By Garth Brooks' 1990s standards, the Country Music Hall of Fame's stately Ford Theater is a Lilliputian venue — not to mention one that's unsuitable for rocketing up through the floor in a secret elevator, Tarzan-swinging out over the crowd or putting on pyrotechnic displays of any kind.
It was there, during a private ceremony on the third Sunday in October, that Brooks was inducted into the Country Music Hall of Fame along with the other two members of the class of 2012: Connie Smith, standard bearer for soul-deep country singing, and Pig Robbins, the important, once ubiquitous session pianist.
No inductee in recent memory has been simultaneously as popular and as polarizing as Brooks. The mammoth scale of his stadium shows, the enormous number of records he's sold worldwide — we're talking nine figures — and the insatiable ambition behind it all are reasons why he was such a shoot-in for the hall the moment he reached eligibility. Then again, they're also why his name is so frequently invoked in complaints about contemporary country's excesses.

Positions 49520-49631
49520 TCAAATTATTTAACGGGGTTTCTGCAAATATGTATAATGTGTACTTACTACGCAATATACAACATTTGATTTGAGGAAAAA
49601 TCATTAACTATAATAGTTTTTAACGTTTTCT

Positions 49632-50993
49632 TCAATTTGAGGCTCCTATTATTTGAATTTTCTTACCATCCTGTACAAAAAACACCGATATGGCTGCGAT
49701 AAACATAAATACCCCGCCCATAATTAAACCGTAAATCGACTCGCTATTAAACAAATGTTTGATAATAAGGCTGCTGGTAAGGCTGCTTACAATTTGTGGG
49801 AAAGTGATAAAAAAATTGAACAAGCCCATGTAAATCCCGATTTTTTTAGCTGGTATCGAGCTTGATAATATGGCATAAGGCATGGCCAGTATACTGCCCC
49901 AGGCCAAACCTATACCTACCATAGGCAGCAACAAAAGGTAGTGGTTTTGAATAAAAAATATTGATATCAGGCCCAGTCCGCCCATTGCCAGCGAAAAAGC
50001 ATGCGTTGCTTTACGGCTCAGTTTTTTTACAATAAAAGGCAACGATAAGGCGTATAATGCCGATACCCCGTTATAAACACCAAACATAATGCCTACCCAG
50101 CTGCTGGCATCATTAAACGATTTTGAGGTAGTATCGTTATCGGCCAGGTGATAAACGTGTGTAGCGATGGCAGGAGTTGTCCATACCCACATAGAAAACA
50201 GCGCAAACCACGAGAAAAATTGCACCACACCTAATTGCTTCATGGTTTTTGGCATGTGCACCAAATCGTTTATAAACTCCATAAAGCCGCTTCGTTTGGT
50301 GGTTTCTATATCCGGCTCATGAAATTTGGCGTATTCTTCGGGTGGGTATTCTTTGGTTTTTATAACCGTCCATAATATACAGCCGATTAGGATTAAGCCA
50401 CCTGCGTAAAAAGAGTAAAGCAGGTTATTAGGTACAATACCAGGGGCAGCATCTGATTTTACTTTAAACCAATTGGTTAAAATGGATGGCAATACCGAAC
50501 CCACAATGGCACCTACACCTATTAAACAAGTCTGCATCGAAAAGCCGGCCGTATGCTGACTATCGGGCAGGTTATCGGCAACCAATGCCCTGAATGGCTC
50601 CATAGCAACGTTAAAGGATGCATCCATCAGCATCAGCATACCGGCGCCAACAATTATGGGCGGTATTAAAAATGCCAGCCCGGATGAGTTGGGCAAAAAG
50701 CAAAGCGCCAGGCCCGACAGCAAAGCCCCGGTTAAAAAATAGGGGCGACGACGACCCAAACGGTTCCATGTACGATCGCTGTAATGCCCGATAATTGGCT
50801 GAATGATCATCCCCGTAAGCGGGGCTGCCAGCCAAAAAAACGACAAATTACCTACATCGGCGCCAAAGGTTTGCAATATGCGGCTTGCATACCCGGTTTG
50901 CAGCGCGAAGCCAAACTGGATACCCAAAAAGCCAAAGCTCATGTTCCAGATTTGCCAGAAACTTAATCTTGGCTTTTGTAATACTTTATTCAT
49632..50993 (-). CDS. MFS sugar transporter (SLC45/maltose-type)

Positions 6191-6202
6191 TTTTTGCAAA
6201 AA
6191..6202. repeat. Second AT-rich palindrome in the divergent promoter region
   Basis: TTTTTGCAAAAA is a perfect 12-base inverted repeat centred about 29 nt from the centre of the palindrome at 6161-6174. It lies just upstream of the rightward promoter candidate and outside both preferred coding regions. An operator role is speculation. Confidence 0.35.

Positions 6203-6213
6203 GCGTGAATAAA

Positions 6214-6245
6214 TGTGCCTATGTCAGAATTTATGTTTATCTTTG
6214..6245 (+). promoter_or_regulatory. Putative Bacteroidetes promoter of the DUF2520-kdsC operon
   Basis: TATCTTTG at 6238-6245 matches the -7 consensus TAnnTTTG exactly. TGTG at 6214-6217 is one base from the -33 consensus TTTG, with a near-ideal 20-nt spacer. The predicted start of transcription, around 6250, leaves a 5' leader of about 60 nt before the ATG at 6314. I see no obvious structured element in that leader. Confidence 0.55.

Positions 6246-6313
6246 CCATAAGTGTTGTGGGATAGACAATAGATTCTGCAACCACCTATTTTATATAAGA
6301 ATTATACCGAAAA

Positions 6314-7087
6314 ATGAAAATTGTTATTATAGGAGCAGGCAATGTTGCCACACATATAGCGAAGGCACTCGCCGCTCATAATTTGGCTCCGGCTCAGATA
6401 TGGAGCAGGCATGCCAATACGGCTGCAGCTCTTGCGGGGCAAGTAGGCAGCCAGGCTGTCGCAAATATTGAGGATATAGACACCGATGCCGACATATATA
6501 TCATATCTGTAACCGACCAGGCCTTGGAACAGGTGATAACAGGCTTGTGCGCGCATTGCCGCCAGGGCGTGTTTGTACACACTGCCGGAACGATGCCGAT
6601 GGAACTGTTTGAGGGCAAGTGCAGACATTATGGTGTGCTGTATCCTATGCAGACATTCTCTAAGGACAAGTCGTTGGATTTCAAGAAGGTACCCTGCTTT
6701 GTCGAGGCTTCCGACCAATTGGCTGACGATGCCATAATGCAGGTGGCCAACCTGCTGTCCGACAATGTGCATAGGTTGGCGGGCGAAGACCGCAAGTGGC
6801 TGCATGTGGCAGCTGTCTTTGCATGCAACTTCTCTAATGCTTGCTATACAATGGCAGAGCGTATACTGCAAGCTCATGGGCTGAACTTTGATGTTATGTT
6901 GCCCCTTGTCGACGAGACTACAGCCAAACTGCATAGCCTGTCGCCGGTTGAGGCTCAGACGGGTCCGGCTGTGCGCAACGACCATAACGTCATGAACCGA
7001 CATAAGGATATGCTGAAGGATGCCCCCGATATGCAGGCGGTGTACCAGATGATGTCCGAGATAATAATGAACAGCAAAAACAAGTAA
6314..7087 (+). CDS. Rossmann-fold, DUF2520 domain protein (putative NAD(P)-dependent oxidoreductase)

The world of modern country music had never seen the likes of Brooks. And once the stakes were raised by his creative/commercial success — there's really no use trying to separate the two things where he's concerned — virtually any other career was bound to look a bit anticlimactic by comparison.
In his 1998 analysis of the industry, Dreaming Out Loud: Garth Brooks, Wynonna Judd, Wade Hayes and the Changing Face of Nashville, Bruce Feiler writes, "While the short-term impact of this influx of energy and excitement was beneficial for everyone: greater sales, more media exposure and higher numbers all around ... the long-term impact proved devastating: higher expectations, more fickle audiences and greater financial pressures for all."
The triumphant mass-media, mass-audience spectacle that was Brooks' 1997 Central Park concert prompted former Scene contributor Bruce Dobie to deadpan, "Garth is big. America loves big. America buys Garth."